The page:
Article Summary: Want to make money from hobby farming? Not sure what types of small farming to choose from? From goat farming to lavender farming, hydroponics and everything in between, we have some exciting options to help you take your farming game to the next level. Part 2 in our series, this blog explores eight additional hobby farming types you might want to consider, plus the lowdown on what you'll need to get started and how to make the most of your farming venture.
Calling all farmers and aspiring agri-entrepreneurs! Are you tired of the same old farming methods and looking to switch things up? Or do you have a small rural property ripe for some hobby farming? And can you actually make money through hobby farming?
Well, we have another eight profitable small farming options that can help you rake in some serious dough if you put in the time and effort to establish it well.
From exotic mushroom farming to high-tech hydroponics, we have some exciting options to help you take your farming game to the next level. Part 2 in our series, this blog will explore eight additional hobby farming types you might want to consider. So read on, and we’ll give you the lowdown on what you'll need to get started and how to make the most of your farming venture.
1. Free-Range Chicken Farming
Free-range chicken farming is an excellent small farm business idea. It involves raising chickens on pasture and allowing them to roam and forage for food. This farming option provides an opportunity to produce organic, high-quality eggs and meat that command a premium price.
According to IBISworld, domestic egg prices have increased over the past five years, with demand rising post-pandemic and an egg shortage in Australia in 2022. The Australian Bureau of Agricultural and Resource Economics and Sciences (ABARES) reports that the average price of free-range eggs was $4.30 per dozen in 2020. This figure is significantly higher than the $3.33 per dozen for cage eggs, which is being phased out and is, therefore, an opportunity for you.
You will need a few key things to begin. Firstly, a plot of land with enough space to accommodate your flock of chickens. The area should be fenced and protected from predators. The land should also have adequate space for building coops, feeders, and waterers.
Second, you will need to purchase chicken breeds suitable for free-range farming and provide them with enough feed and water. You'll also need to provide nesting boxes for egg-laying hens. You may need to invest in equipment for collecting and storing eggs and possibly even a vehicle for delivering them.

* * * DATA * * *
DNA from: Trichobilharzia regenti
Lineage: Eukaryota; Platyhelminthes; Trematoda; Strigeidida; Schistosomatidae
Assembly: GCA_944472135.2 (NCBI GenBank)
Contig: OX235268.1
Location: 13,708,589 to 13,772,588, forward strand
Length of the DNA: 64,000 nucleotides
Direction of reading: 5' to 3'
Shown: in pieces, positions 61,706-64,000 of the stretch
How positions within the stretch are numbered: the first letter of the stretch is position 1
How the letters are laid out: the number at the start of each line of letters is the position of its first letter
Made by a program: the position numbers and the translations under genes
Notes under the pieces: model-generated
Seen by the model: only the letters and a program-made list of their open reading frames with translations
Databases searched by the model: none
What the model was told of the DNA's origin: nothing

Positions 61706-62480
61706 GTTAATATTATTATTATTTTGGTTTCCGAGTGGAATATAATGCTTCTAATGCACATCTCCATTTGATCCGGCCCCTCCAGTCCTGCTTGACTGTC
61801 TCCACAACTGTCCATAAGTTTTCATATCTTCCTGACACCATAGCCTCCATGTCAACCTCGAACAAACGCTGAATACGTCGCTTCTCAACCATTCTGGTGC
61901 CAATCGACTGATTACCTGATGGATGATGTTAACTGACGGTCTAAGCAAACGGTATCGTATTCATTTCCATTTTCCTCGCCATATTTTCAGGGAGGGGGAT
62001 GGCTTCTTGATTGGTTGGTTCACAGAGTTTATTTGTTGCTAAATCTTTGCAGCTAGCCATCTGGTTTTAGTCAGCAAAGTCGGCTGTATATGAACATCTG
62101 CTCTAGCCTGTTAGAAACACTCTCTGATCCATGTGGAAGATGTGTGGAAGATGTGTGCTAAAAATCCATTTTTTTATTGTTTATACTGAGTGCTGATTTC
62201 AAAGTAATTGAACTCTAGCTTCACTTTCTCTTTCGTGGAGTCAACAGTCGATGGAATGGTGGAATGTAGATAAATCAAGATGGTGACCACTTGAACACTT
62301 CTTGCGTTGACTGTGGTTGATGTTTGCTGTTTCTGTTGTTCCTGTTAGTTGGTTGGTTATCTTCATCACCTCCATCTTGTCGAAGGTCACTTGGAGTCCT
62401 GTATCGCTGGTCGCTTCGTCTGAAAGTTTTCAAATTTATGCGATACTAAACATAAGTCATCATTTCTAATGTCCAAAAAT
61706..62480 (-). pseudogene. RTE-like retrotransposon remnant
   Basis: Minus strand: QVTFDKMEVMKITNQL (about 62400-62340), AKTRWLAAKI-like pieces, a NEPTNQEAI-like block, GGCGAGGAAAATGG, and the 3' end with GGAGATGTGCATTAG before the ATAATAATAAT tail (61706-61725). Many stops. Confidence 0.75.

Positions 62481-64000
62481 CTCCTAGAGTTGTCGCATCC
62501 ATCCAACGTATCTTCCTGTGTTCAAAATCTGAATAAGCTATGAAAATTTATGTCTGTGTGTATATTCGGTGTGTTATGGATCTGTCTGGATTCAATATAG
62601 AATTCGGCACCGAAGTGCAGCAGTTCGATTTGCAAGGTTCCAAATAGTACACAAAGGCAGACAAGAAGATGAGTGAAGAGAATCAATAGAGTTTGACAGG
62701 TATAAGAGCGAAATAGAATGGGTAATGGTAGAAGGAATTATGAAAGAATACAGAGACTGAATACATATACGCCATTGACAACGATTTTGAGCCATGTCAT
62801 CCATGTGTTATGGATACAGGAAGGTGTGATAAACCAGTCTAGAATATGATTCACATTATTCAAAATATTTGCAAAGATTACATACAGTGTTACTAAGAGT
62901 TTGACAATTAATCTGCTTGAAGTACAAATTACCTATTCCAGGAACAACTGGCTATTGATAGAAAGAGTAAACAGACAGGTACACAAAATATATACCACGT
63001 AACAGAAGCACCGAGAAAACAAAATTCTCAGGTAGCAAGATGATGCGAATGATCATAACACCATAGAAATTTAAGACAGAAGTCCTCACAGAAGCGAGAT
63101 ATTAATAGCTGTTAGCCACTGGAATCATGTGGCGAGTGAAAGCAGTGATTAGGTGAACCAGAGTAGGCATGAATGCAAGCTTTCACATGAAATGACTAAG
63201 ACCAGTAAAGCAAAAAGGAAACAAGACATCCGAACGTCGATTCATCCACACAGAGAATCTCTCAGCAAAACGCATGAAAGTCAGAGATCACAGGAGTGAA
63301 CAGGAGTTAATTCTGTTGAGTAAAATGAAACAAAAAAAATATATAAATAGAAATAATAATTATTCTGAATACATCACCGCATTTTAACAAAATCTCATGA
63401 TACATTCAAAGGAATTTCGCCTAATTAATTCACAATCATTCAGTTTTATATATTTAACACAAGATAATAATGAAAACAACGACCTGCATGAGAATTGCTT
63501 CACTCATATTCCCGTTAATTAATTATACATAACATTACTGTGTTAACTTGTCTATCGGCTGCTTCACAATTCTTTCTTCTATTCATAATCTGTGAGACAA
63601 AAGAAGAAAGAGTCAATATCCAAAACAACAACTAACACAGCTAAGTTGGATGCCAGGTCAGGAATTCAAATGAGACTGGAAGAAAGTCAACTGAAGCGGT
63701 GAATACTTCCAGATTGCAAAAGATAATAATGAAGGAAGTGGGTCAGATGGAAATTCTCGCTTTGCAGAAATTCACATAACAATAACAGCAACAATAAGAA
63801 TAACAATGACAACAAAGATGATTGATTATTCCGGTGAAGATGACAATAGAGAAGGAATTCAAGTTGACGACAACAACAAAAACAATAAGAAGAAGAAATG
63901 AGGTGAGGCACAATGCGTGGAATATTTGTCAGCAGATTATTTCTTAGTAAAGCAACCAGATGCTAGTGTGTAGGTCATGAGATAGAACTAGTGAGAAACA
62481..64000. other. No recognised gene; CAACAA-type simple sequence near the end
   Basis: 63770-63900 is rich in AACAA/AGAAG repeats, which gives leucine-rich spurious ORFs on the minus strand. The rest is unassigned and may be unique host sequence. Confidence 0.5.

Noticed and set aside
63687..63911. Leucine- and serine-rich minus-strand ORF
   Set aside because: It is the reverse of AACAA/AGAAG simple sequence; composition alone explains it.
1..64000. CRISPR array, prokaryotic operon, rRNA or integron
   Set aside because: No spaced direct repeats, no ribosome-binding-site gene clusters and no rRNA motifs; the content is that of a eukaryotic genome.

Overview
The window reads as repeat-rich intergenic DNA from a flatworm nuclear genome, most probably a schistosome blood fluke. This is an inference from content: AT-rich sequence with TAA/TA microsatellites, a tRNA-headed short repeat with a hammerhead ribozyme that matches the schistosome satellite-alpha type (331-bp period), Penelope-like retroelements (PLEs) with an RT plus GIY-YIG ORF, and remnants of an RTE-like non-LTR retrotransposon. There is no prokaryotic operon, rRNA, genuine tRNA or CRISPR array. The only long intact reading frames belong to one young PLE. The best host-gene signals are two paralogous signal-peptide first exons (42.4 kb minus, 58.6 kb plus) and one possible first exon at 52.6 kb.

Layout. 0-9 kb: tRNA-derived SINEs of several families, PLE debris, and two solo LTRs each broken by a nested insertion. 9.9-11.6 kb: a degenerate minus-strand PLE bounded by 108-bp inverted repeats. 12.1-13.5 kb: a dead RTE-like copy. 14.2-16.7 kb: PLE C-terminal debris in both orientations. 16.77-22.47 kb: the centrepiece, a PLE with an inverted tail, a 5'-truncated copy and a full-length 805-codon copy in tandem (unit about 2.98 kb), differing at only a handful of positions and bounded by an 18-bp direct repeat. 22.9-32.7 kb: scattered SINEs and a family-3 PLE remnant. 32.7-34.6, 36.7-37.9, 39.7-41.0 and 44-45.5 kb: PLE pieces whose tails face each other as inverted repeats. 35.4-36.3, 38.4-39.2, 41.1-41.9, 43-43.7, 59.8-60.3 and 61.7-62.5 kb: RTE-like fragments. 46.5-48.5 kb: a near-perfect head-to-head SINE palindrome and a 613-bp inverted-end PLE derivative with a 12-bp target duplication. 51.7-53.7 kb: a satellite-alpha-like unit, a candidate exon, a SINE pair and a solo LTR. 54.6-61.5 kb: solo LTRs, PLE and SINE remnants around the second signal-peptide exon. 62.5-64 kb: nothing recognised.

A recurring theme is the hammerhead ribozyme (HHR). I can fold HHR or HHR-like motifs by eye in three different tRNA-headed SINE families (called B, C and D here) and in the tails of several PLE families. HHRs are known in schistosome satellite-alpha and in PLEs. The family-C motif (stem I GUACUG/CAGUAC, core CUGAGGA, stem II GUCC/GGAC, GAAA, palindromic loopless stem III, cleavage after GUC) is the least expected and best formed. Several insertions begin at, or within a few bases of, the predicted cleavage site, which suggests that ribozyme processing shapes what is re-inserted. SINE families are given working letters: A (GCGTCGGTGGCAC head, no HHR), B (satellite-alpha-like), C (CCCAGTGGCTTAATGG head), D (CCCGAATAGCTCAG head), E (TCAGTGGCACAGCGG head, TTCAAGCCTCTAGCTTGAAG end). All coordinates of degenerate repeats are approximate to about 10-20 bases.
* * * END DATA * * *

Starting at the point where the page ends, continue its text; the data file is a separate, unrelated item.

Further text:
2. Goat Farming
Goat farming is another profitable small farm option. Goats are hardy, require minimal maintenance, and can provide high-quality milk, meat, and fibre. They are also suitable for grazing on marginal land, making them an ideal option for small farms. According to the New Zealand Ministry for Primary Industries, the export revenue from goat meat was $122 million in 2020, up from $107 million in 2019. And via IndexBox, “The total output value increased at an average annual rate of +3.0% over the period from 2012 to 2021”.
Goats require plenty of grazing space, so you'll need a plot of land to accommodate a herd. It should have adequate fencing and shelter to protect the goats from predators and harsh weather conditions.
You'll need to invest in goats and provide them with hay, grain, and fresh water. You'll also need equipment for milking the goats (if not farming for meat) and possibly even processing and selling their milk.
3. Mushroom Farming
Mushroom farming is a low-cost, high-yield small farm business idea. It involves growing different varieties of mushrooms in controlled conditions, such as temperature, humidity, and light. Mushrooms are a popular delicacy and can command a high price in the market.
According to the Australian Mushroom Growers Association, the industry's value was $255 million in 2019, with the average retail price of mushrooms at $14.23 per kilogram. IndexBox reports that from 2012 to 2021, the consumption of mushrooms grew, and the market’s value did, too, by +5.0% per year over the last nine years to 2023.
Mushroom farming can be done indoors or outdoors, depending on the type of mushrooms you want to grow. You'll need a climate-controlled building with appropriate ventilation, humidity control, and lighting for indoor farming. For outdoor agriculture, you'll need a shaded area with good drainage.
You'll need to invest in mushroom spores or spawn and substrate materials for growing mushrooms. You may also need equipment for sterilising substrate and packaging harvested mushrooms.
4. Flower Farming
Flower farming is a unique small farm business idea that can provide you with high profits and a lot of colour! It involves growing flowers for local or international markets, such as roses, lilies, and tulips. And you might think you'd need a vast amount of land, but you can do it on a small scale! According to IBISWorld, the Australian flower industry's revenue was $265 million in 2022.
Flowers are in high demand, especially during holidays and special events like weddings and funerals. Plus, their growing cycles are seasonal, depending on the flowers you decide to grow. All this requires a fair bit of knowledge and organisation to get right.
The type of land you'll need for your flower farming business will depend on the specific flowers you have in mind to cultivate. Flowers need well-draining soil, good exposure to sunlight, and adequate water supply.
You’ll also need to understand which flowers are not only suited to your land but also in high demand or that you can sell to local florists, event planners, or online. This is the key to your farming success.